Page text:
I want to get back to some­thing Jay said. See the invis­i­ble, under­stand the infra­struc­ture, do some­thing about it.” That’s real­ly what I’ve been doing for the last few years.

book-coverThis is a book my mom gave me. It belonged to her fam­i­ly. It’s the 1942 edi­tion. This is the Citizen’s Advice Notes. It was giv­en by the gov­ern­ment, and this was actu­al­ly giv­en by the National Council for Social Service. Inside this book is basi­cal­ly a Bible of how you can live at that point, because there was mas­sive rationing. You couldn’t get—anything that you want­ed to do, you couldn’t throw food away, you had to get all your fur­ni­ture through cer­tain places, etc., you had to grow your own crops.

book-pagesFlash for­ward to the pages on sal­vage. This is from the Ministry of Salvage specif­i­cal­ly. Two areas, one on waste paper, one on string. There was no paper pulp being shipped in, so we talk about the infra­struc­ture, it had to be com­plete­ly rethought at this point. And they real­ly need paper, because they used it for the ammu­ni­tion box­es, etc. So you weren’t allowed to do cer­tain things. You weren’t allowed to destroy any waste paper. You weren’t allowed to wrap any food up in waste paper. You weren’t allowed to use it for pack­ag­ing. You weren’t allowed to throw it away with oth­er mixed mate­ri­als. You weren’t allowed to do posters that were big­ger than about [holds hands to indi­cate ~11“x17”]. And you def­i­nite­ly weren’t allowed to use it for pro­mot­ing things.

The same with string. You weren’t allowed to destroy any string that was about big­ger than [indi­cates ~12″]. You weren’t allowed to mix it. You weren’t allowed to throw it away. You weren’t allowed to burn it. You had to keep it. You had to give it back to the right peo­ple.

vlcsnap-2015-04-01-18h39m55s111So zip for­ward, this is two arti­cles from the Sun in 2009 about peo­ple being buried in their own shop­ping and waste, this kind of ris­ing obses­sion about stuff, how we iden­ti­fy our­selves. There’s always this thing about ask­ing your kids, What do you want to be when you grow up?” and your kids go, Oh, I want to be an astro­naut, I want to be a doc­tor.” And actu­al­ly now they’re, I want want to own a Gucci hand­bag and I want to dri­ve a fast car.” So the way we’re iden­ti­fy­ing our­selves is through stuff that we aspire to rather than the peo­ple that we want to be.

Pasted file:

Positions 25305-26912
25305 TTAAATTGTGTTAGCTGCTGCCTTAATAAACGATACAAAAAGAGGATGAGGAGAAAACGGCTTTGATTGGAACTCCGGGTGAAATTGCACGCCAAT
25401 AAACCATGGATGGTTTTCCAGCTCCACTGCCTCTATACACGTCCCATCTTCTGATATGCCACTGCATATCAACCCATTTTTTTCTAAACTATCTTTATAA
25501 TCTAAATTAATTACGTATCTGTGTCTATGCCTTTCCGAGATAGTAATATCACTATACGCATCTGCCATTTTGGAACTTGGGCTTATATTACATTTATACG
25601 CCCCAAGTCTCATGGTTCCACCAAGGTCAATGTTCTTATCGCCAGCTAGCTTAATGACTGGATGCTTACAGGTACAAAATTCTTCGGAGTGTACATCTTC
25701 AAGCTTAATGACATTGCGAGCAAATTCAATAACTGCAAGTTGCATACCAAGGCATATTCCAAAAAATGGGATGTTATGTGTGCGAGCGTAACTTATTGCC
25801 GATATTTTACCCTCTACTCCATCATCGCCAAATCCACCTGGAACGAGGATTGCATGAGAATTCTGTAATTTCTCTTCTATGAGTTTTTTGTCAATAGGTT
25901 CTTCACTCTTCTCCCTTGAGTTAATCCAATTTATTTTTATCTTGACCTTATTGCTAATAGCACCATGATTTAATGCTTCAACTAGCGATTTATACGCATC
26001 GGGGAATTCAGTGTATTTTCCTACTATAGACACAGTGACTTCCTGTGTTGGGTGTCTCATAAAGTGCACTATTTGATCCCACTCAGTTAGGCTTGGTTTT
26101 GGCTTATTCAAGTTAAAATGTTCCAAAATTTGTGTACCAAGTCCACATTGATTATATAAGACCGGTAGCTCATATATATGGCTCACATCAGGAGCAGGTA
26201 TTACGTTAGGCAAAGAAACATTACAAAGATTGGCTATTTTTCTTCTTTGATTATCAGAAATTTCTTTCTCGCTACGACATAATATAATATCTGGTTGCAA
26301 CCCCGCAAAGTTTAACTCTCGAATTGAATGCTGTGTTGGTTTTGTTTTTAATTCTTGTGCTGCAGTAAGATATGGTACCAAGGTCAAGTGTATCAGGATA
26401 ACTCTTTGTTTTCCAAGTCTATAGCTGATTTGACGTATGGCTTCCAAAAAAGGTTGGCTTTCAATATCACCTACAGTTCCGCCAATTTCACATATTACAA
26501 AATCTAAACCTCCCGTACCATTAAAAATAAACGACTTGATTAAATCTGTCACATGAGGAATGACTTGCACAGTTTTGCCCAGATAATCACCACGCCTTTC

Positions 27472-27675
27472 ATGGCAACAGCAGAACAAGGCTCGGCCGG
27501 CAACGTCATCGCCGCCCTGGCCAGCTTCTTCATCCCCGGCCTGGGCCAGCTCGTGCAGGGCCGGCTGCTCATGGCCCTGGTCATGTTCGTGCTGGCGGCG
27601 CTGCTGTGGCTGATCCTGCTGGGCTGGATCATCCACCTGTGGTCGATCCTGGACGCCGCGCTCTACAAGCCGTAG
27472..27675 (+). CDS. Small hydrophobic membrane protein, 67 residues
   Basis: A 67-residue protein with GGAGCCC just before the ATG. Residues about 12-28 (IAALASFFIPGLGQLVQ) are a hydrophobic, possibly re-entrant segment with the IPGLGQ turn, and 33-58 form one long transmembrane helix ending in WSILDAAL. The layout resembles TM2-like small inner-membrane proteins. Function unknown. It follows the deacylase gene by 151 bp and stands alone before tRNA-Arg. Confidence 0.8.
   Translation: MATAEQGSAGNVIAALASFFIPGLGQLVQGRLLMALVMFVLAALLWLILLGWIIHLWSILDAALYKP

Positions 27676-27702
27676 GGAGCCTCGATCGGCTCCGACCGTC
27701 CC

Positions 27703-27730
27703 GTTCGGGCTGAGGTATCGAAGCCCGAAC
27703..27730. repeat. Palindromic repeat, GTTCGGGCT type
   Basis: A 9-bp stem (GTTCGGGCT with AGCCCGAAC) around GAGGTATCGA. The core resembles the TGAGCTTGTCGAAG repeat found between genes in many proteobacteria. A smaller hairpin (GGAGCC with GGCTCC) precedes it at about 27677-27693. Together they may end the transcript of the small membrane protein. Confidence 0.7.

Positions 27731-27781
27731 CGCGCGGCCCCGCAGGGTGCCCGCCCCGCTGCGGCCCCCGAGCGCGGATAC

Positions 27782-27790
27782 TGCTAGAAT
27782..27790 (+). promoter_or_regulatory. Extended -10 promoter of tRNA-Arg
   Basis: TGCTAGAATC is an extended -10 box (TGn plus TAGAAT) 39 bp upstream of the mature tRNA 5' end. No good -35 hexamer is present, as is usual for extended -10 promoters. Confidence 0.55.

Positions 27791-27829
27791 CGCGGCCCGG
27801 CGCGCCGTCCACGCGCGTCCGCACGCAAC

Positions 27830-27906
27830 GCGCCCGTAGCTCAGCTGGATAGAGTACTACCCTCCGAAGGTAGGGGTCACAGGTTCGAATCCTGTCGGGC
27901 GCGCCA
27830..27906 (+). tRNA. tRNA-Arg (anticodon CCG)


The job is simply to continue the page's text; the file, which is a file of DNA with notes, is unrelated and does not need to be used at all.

vlcsnap-2015-04-01-18h51m14s67And the con­se­quence of that, we talk about mate­ri­als and we talk about one kilo of cop­per. There’s actu­al­ly a lot of work being done around a kind of mate­r­i­al foot­print that we will need to con­tin­ue the way we live. That’s been very inter­est­ing to me as a design­er because I can just see, if you talk about try­ing to be self‐sufficient in a sort of vil­lage con­text, don’t have your list up there with plas­tic items on it because you are nev­er going to be able to do it. Because these infra­struc­tures where we get our stuff are absolute­ly mas­sive. So for every ton of house­hold waste that gets thrown away, there’s about five tons of mate­r­i­al behind that. The ratio of things that go into our prod­ucts is so extra­or­di­nary. For instance I’m kind of obsessed about tooth­brush­es, and I’ll talk about that in a minute. But if you think about the mate­r­i­al that’s gone into just a nor­mal tooth­brush, a plas­tic dis­pos­able toothbrush—four months of use if you fol­low direc­tions from the den­tist. There’s 1.5 kilos of raw mate­ri­als in those tooth­brush­es, a very very heavy, heavy tooth­brush. A sheet of vir­gin A4 paper (so not recy­cled) has 10 liters of water in it, just one piece of paper.

So all these hid­den infra­struc­tur­al and mate­r­i­al costs go into the stuff that we just use very very quick­ly. We just kind of con­sume them, we don’t think about them, we just want to go on with our lives. When you start actu­al­ly sort of pick­ing away, look­ing at it all, you real­ize how shock­ing it is. And then once those prod­ucts being made and all that mate­r­i­al is going to waste just with­in the fac­to­ry process, all the stuff we con­sume becomes waste. 90% of that becomes waste with­in six months. It’s very fast turn­around of things, and that’s durable stuff, it’s not [patchy?], it’s durable things. It’s quite shock­ing.

vlcsnap-2015-04-01-18h56m52s102So this is some­thing I think about when I brush my teeth. I have a par­tic­u­lar tooth­brush that I like. We all get attached to these things. So I just want to talk about tooth­brush­es, because we all have to use them, I hope. And we all have these strange rela­tion­ships with tooth­brush­es, because it’s there usu­al­ly around four months of use. If you use it for longer, you end up with a tooth­brush like this. This prod­uct has been designed very very specif­i­cal­ly for you. For instance, if you think about how you’re going to choose a tooth­brush. You have a wall of tooth­brush­es there. They’ve designed it for col­or, they’ve designed it for price point, they’ve designed for medi­um and soft, it’s also been designed for ergonom­ics. So a huge amount of R&D has gone into that tooth­brush; I would say very lit­tle about what hap­pens to that tooth­brush after­wards.